Singer/songwriter Gregg Robins’ debut album, Everything That Matters, fairly drips with earnest emotion. An American ex-pat from the Bronx living in Russia after the breakup of his marriage, he has dedicated the album he calls “the realization of a dream,” to his three daughters. The songs reflect his personal journey, as he tries to come to terms with his feelings about love, family and country. Emotional sincerity is the hallmark of this album. And while sincerity of expression is certainly the standard for artistic integrity, there are times when an artist’s sincerity can get in the way.
Sincerity is sometimes best served by artifice. Too often a writer can forget that how something is said is as important as what is being said. There are times in some of these songs when personal emotion seems to get hung up in impersonal platitude. Robins is at his best when he finds specific images to represent his emotional content, as he does in “Sounds of the Day,” the album’s first song. The images may not be particularly innovative—the wind and rain—but they are nonetheless evocative. The patriotic anthem “Heroes,” on the other hand, for all its good intentions gets lost in abstraction. “Do the thing shall breed the thought,” as one poet put it.
Sometimes the syntax of his verse, as in songs like the sweetly sentimental “Goodbye and Hello” and the autobiographical “Pages of My Life,” is a little tortured. This is unfortunate because the music itself is always smoothly captivating. It is interesting that Robins includes a Russian version of “Pages” as a bonus thirteenth track, and for my money, the Russian translation is equally, if nor more effectively honest—this despite the fact that I can’t understand a word of Russian. Melodically, Robins’ songs are beautifully simple. Often the melodies remind me of some of the best of early Paul Simon; others have compared them to Cat Stevens. His lyrics don’t always do them justice.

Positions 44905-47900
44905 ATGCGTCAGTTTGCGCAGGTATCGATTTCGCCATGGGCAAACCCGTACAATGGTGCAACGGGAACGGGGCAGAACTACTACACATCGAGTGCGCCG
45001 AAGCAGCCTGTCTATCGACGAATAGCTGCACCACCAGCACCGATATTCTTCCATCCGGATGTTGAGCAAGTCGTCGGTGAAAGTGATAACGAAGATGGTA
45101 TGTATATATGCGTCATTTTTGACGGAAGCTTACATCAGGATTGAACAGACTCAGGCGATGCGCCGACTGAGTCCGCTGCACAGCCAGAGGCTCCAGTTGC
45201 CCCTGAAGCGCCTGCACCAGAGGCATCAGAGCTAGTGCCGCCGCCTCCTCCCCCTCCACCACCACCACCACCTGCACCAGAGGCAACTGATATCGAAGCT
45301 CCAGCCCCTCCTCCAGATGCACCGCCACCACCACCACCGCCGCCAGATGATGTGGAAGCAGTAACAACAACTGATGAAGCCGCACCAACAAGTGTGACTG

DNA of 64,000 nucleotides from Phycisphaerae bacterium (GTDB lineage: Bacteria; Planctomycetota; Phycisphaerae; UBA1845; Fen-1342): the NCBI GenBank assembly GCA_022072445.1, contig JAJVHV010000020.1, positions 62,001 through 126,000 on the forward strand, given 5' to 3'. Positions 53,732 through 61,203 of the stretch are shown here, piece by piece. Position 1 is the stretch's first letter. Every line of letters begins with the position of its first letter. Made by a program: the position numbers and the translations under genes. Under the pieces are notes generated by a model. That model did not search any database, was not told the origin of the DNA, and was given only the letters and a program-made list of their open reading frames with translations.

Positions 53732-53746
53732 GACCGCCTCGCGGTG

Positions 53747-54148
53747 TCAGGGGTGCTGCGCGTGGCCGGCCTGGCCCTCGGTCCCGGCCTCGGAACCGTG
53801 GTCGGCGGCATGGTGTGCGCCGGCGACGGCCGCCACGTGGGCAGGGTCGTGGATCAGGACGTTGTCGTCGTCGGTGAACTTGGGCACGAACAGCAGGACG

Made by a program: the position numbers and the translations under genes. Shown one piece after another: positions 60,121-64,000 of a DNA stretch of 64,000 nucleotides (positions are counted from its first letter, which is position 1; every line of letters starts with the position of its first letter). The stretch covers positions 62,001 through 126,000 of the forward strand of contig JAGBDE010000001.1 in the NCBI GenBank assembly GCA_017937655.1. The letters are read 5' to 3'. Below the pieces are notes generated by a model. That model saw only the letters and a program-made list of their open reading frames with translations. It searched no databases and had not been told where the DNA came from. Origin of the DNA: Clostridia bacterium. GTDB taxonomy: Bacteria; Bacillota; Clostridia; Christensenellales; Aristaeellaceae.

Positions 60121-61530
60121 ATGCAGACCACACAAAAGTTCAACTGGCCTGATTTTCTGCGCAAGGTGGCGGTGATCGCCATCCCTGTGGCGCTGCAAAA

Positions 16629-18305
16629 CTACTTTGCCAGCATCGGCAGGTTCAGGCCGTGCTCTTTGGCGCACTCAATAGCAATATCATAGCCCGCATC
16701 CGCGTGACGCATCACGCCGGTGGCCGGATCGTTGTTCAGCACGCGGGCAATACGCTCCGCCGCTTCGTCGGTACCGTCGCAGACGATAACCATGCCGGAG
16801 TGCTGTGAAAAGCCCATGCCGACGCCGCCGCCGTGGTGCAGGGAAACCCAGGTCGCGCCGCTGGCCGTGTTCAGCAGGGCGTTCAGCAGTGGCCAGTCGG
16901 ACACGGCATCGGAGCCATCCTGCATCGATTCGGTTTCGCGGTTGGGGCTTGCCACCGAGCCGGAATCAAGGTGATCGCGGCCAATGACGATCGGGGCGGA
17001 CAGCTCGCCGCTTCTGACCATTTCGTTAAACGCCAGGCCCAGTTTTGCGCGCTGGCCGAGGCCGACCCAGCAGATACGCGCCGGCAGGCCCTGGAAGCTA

Still, there is an infectious honesty about his music. Whether he is singing about his feelings about the 2008 election as he looks at it from outside the country in “Morning in America,” or his reflections on the anniversary of his loss of contact with his three daughters in “Memories and Yesterdays,” his emotional commitment always seems genuine. His vocals are filled with the dramatic strength of his emotions. The musical arrangements move elegantly between the simple and understated and the lushly orchestrated, effectively complementing his songs’ dramatic arcs.
“Everything That Matters” Robins says, “is a journey for me across the spectrum of human emotion and experience from heartbreak to love, separation to reuniting to the euphoria of an historic election and the spirit and saga of our soldiers far away. Drawing on a range of musical styles and influences from classical to jazz, and Russian and American folk rock, the songs range from ballads to sing-out-loud, clap-along tunes. While the songs vary musically, for me the common thread is the lyrics that I try to make honest, forthright, and hopeful.”